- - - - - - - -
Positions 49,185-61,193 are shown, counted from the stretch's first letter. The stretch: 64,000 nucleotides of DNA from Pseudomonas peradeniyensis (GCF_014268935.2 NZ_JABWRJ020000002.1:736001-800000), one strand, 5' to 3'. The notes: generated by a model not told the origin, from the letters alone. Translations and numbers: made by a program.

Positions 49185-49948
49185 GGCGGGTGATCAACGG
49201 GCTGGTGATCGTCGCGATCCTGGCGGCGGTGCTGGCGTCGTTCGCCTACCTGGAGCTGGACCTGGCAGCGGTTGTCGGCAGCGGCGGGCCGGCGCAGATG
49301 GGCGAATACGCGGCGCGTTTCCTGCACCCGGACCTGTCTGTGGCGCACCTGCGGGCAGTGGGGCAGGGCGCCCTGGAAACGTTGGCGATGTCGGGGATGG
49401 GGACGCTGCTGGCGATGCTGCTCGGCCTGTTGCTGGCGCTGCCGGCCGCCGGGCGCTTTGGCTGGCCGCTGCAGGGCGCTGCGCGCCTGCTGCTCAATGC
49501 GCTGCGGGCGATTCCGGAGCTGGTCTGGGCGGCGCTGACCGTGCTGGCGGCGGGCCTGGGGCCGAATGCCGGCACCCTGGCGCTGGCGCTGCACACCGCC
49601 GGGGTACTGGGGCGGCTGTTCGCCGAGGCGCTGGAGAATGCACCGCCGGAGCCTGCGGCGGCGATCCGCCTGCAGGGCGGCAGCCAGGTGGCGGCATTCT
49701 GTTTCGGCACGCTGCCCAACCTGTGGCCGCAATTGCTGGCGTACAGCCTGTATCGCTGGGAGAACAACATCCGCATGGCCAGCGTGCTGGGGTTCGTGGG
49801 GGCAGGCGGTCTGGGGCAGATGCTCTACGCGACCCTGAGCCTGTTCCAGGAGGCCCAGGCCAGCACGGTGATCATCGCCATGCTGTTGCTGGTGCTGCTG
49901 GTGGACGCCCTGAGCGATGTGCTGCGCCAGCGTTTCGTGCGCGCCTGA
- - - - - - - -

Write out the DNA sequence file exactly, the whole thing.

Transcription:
Positions 49,185-61,193 are shown, counted from the stretch's first letter. The stretch: 64,000 nucleotides of DNA from Pseudomonas peradeniyensis (GCF_014268935.2 NZ_JABWRJ020000002.1:736001-800000), one strand, 5' to 3'. The notes: generated by a model not told the origin, from the letters alone. Translations and numbers: made by a program.

Positions 49185-49948
49185 GGCGGGTGATCAACGG
49201 GCTGGTGATCGTCGCGATCCTGGCGGCGGTGCTGGCGTCGTTCGCCTACCTGGAGCTGGACCTGGCAGCGGTTGTCGGCAGCGGCGGGCCGGCGCAGATG
49301 GGCGAATACGCGGCGCGTTTCCTGCACCCGGACCTGTCTGTGGCGCACCTGCGGGCAGTGGGGCAGGGCGCCCTGGAAACGTTGGCGATGTCGGGGATGG
49401 GGACGCTGCTGGCGATGCTGCTCGGCCTGTTGCTGGCGCTGCCGGCCGCCGGGCGCTTTGGCTGGCCGCTGCAGGGCGCTGCGCGCCTGCTGCTCAATGC
49501 GCTGCGGGCGATTCCGGAGCTGGTCTGGGCGGCGCTGACCGTGCTGGCGGCGGGCCTGGGGCCGAATGCCGGCACCCTGGCGCTGGCGCTGCACACCGCC
49601 GGGGTACTGGGGCGGCTGTTCGCCGAGGCGCTGGAGAATGCACCGCCGGAGCCTGCGGCGGCGATCCGCCTGCAGGGCGGCAGCCAGGTGGCGGCATTCT
49701 GTTTCGGCACGCTGCCCAACCTGTGGCCGCAATTGCTGGCGTACAGCCTGTATCGCTGGGAGAACAACATCCGCATGGCCAGCGTGCTGGGGTTCGTGGG
49801 GGCAGGCGGTCTGGGGCAGATGCTCTACGCGACCCTGAGCCTGTTCCAGGAGGCCCAGGCCAGCACGGTGATCATCGCCATGCTGTTGCTGGTGCTGCTG
49901 GTGGACGCCCTGAGCGATGTGCTGCGCCAGCGTTTCGTGCGCGCCTGA